Never thought of just changing the words… You are a quick thinker to do that in French no less.
aww Thanks Zoe! I thinking being able to make people laugh is the thing I aspire to the most. Laughter is the best drug these days.
And glad to hear that about other Olivia books. I was about to try and hunt down some more but given P’s fascination with her and that she can do no wrong, I worry about examples she is setting.. LOL
Oh and after the 47th reading, the translating on the fly happens pretty naturally though I may eventually try to find this one in French since she now wants me to run my fingers along the worlds as I read.
What should I stay away from -any books you love to hate? Any must-reads? I’ll take English, Spanish or French recommendations happily and in fact in any language. (probably should have put this up when I first posted… oops.)
Very funny post. Thanks for sharing!
A friend of mine shared this post on her FB page and it ended up creating a dialogue on bedtime stories. We decided to paste it in here since it stemmed from the post and I am always keen to hear about people’s likes and dislikes.
Megan: Uh-oh, I LOVE Olivia! I’m not a huge fan of Curious George – the whole nabbing him from his natural environment is a buzz kill.
19 October at 00:14 ·
Megan: I just read the post – made me laugh. But that’s the thing about Olivia – to me it’s just funny. She’s funny. She just makes me laugh.
Basheba: Right! At least Curious George is always sorry he made a terrible disaster. I’m with you, I find Olivia really bratty (for lack of a better adjective).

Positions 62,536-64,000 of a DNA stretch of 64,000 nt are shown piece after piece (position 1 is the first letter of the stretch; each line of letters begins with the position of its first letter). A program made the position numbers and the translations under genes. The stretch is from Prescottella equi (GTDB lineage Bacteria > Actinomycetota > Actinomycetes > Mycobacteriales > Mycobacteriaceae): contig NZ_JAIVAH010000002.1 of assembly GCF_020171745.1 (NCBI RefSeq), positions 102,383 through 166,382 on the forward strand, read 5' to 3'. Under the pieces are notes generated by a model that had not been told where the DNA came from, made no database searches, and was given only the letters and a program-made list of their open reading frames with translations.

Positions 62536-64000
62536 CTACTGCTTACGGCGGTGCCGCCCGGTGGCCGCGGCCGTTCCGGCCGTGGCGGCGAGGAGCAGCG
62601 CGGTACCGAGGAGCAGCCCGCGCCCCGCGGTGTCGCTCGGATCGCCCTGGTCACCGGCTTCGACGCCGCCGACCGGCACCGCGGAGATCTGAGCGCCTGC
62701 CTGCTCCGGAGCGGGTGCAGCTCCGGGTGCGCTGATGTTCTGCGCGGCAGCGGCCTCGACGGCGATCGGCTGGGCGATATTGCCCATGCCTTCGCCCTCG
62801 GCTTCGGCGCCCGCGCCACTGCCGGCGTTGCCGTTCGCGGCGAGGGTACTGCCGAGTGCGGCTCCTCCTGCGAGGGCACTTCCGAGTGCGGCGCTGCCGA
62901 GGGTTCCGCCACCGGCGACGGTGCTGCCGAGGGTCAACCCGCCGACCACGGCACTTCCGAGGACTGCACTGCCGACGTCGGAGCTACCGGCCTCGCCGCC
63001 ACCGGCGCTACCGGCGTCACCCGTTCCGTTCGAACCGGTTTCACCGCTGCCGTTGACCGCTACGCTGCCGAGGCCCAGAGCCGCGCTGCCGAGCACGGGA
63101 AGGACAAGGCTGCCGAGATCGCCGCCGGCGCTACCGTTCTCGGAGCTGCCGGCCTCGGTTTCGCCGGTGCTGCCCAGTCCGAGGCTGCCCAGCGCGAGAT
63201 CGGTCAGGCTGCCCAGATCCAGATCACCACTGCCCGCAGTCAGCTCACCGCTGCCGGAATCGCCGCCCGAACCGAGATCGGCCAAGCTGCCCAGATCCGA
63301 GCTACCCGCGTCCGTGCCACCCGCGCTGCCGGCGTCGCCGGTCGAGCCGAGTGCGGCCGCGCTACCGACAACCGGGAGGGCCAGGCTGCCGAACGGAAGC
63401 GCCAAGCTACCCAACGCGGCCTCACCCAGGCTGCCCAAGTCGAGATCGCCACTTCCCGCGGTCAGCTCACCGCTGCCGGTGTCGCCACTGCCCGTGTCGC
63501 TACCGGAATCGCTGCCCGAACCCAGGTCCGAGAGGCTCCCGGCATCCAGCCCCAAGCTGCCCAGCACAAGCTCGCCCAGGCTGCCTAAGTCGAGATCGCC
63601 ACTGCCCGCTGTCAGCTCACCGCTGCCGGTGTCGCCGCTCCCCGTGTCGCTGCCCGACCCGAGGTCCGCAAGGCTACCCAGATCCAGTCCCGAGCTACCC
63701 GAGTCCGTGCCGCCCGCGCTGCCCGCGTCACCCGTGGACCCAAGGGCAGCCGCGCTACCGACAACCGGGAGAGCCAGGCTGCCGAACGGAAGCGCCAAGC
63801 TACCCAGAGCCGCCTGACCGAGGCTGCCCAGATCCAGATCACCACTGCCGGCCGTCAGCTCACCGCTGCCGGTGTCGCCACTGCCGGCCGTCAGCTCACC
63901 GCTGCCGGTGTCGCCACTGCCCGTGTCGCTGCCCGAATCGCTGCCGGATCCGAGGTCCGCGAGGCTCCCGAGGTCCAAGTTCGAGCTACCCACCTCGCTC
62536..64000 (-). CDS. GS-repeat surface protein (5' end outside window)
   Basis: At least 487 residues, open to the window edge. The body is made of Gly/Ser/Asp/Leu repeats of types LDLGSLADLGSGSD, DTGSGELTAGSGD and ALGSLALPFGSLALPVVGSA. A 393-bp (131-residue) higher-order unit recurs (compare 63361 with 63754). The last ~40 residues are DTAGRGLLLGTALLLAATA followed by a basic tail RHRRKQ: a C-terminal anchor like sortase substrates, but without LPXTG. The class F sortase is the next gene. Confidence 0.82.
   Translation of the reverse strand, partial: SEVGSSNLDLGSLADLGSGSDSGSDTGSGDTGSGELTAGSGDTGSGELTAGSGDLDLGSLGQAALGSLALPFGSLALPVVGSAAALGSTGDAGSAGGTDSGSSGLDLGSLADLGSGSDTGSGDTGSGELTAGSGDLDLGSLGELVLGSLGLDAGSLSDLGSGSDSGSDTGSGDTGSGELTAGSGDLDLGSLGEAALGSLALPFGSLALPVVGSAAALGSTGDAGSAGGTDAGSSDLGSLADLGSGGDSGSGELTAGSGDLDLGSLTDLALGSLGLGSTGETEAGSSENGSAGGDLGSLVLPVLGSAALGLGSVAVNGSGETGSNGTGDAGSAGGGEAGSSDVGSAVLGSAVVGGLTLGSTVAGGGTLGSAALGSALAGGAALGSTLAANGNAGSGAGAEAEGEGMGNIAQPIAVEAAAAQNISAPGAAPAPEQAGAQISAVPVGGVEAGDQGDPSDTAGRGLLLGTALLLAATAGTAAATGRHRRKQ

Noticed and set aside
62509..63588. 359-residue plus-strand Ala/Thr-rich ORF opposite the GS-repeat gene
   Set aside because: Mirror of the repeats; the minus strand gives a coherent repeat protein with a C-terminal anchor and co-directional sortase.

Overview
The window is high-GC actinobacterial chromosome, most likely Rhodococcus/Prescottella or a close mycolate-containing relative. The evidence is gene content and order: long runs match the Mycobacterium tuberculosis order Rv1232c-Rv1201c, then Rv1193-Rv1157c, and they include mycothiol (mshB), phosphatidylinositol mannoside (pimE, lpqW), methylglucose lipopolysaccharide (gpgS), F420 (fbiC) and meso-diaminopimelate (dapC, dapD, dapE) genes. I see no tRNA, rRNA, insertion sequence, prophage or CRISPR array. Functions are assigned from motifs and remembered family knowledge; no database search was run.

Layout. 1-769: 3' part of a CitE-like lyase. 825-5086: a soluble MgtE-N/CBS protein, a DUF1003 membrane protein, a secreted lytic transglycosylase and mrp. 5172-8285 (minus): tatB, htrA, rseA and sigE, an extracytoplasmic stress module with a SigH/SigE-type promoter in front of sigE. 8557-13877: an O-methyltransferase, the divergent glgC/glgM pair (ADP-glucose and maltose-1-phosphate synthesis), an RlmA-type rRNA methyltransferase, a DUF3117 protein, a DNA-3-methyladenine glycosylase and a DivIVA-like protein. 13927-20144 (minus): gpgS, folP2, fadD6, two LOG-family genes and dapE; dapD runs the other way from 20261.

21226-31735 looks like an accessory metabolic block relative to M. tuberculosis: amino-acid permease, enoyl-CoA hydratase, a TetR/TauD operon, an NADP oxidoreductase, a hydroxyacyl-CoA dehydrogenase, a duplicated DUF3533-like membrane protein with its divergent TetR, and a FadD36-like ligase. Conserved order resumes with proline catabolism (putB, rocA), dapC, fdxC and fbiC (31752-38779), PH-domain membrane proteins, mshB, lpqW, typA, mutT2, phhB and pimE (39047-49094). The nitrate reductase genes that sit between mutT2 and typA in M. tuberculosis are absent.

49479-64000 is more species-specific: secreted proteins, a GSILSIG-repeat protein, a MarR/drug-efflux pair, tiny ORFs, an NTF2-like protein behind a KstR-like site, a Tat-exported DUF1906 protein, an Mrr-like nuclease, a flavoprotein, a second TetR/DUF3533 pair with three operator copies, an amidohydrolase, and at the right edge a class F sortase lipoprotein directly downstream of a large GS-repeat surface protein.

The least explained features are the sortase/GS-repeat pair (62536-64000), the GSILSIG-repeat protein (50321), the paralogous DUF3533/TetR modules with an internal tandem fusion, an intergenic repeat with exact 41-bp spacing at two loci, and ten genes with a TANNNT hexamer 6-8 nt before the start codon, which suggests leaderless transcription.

19 October at 00:26
Beth: What’s your take on Max and the Wild Things, Pierre?
19 October at 00:30
Zoë: Megan, you are clearly a much more laid-back mom than me. :-) My husband likes Olivia just fine, but he’s the nice parent who feeds the kids cake and chocolate milkshakes and doesn’t worry so much about bedtimes. I totally get the monkey-out-of-the-wild thing, but I do think CG captures something genuine about how kids thinks and act. Olivia does too, obviously, but for me CG is more palatable.
Mom, all of Sendak is in the inner-circle of holiness for me.
21 October at 06:06
Megan: This is why Joe calls me “hippie mom” all of the time. I do believe it’s a direct response to my own mother – who was a total hard ass! Total. Hard. Ass. Still is. Perfectionist. Rules, rules, rules. But I am pretty adamant about bed times and healthy foods – but I try not to sweat the small stuff, for sure. My sister and I are the same in our parenting styles . . . and I never thought I’d see the day – never! Also, I LOVE The Wild Things! My mother was a children’s librarian. You know who I can’t stand? Dr. Seuss!
21 October at 06:20
Zoë: Hop on Pop works for me. The others, not so much. I don’t find his stuff funny or interesting. My mom (Beth, above) was a librarian, too! Reference desk. No wonder we like each other! :-)
I don’t mean to malign Mig, either–he’s also the one who insists on organic food and vitamins for the kids, and we mostly agree about bedtimes, I’m just more of a clock-watcher in that regard.
21 October at 06:25